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Bluebox data security questions Xiamoi safety

Even though the battle between iOS and Android smartphones has been fought for years here in the ‘West,’ in China, that war was lost long ago. With over 90 per cent of the country’s smartphones running Android, you would think it’s clear who the victor was, but in-fact it isn’t Google. That’s because most smartphones there run non-certified versions of the OS, which means they miss out on important safety and security checks. With that in mind, mobile data security firm Bluebox has released a report that suggests Chinese manufacturer Xiamoi’s smartphones contain some incredibly risky software.

While you might be asking why should you care about a Chinese smartphone manufacturer, the problem is that companies like Xiamoi are making in-roads into other markets and it may not be long before we start to see its smartphones available on British shores. Their reduced cost versus traditional manufacturers may draw interest from consumers, but the potential problems that they might bring with them are worrying.

The Mi4 looks pretty typical, but according to some it’s very unsafe

In Bluebox’s report, it found six separate malware infections on a brand new Xiamoi Mi4 LTE, several of which were disguised as legitimate Google applications. On top of that, the device was found to be vulnerable to a number of security issues that have since been patched out by Google on legitimate Android devices.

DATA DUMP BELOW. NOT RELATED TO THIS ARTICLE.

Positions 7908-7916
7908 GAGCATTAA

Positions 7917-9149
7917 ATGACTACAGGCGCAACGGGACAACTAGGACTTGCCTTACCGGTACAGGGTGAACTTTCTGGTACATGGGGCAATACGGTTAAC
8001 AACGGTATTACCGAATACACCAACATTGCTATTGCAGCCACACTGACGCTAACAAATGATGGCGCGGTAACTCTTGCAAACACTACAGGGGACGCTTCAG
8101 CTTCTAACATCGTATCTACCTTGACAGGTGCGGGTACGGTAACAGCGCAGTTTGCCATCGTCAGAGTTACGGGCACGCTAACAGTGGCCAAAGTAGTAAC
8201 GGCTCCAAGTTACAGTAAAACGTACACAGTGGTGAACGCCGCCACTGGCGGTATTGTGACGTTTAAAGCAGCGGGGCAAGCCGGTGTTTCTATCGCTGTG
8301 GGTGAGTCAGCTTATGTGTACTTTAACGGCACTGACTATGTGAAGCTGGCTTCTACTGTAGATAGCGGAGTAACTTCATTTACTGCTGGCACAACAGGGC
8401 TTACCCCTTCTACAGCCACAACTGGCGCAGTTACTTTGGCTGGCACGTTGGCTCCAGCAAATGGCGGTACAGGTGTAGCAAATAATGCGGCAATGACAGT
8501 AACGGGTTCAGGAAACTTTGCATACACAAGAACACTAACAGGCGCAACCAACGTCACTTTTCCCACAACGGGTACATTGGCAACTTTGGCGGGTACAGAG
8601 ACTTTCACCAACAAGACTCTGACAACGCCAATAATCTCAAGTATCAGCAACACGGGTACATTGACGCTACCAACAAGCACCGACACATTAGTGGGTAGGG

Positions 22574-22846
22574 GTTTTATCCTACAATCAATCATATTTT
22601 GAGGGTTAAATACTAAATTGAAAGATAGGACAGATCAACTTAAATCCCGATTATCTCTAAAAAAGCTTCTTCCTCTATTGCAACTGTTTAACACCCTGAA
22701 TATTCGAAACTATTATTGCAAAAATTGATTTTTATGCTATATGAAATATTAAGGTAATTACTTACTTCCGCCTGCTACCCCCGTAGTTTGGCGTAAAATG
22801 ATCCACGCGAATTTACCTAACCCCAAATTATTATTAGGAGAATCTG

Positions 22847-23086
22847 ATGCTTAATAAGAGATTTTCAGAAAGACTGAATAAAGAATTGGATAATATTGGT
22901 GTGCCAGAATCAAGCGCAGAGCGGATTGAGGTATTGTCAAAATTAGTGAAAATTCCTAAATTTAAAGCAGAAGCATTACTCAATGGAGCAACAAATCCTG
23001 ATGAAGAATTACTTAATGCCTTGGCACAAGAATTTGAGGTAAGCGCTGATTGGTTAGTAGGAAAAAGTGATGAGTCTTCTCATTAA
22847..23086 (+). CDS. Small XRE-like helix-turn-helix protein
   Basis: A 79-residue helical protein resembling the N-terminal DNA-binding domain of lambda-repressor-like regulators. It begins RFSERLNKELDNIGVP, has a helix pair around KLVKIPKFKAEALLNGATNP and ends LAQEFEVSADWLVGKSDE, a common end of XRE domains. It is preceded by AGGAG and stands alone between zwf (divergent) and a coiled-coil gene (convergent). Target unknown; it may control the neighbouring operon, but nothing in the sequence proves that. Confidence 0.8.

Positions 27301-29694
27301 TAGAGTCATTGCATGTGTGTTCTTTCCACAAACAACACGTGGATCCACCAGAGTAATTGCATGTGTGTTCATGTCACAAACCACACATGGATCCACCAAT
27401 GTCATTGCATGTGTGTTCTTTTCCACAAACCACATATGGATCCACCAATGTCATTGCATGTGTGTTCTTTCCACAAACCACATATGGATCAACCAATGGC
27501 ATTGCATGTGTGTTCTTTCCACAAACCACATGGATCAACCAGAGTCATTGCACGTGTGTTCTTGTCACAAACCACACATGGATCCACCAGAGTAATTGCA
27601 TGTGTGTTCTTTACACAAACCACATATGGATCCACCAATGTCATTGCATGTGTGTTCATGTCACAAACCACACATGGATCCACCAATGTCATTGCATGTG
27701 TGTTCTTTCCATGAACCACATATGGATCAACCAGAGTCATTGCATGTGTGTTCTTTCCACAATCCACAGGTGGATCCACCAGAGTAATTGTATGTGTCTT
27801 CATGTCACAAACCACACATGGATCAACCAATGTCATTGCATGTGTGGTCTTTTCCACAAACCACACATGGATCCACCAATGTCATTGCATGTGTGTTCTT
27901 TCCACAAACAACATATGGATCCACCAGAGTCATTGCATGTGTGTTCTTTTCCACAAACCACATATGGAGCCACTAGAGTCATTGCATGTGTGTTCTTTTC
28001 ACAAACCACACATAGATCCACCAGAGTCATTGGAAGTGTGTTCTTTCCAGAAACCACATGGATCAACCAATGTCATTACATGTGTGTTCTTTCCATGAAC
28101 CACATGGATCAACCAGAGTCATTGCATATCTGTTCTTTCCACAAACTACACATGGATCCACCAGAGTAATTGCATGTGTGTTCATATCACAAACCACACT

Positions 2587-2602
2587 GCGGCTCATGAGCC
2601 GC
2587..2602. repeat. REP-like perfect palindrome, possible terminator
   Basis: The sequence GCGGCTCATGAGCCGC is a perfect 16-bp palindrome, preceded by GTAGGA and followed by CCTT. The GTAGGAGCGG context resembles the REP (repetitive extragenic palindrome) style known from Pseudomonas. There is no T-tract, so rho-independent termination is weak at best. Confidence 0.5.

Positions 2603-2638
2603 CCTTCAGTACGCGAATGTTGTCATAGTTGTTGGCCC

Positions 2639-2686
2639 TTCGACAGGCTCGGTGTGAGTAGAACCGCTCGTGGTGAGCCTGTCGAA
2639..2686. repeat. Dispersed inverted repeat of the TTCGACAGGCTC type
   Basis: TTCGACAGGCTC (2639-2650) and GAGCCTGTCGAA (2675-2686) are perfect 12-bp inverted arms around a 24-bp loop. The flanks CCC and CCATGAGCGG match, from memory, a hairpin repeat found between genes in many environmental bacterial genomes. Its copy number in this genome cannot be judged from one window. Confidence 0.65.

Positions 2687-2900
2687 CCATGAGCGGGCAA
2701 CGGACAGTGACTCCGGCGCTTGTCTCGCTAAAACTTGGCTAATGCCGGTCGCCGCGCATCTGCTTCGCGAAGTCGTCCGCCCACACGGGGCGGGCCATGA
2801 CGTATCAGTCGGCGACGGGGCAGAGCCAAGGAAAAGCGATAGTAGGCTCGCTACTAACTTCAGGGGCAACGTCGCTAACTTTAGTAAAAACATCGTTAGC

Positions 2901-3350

Other highlighted problems include the fact that the phone comes rooted at default and allows USB debugging enabled without a prompt. There were also a lot of unofficial applications listed on the Mi marketplace – since unofficial Android builds can’t access the Play Store – so there is a lot of potential for uneducated users to download even more nefarious software to their mobile device.

One big warning given by the report’s writers, is that with employers becoming more comfortable with the concept of workers bringing their own devices into the workplace (BYOD), there is the potential for huge security concerns if these sorts of unapproved mobile operating systems begin showing up on enterprise networks.

KitGuru Says: Would any of you guys consider buying a smartphone that didn’t have a Google Android stamp of approval? 

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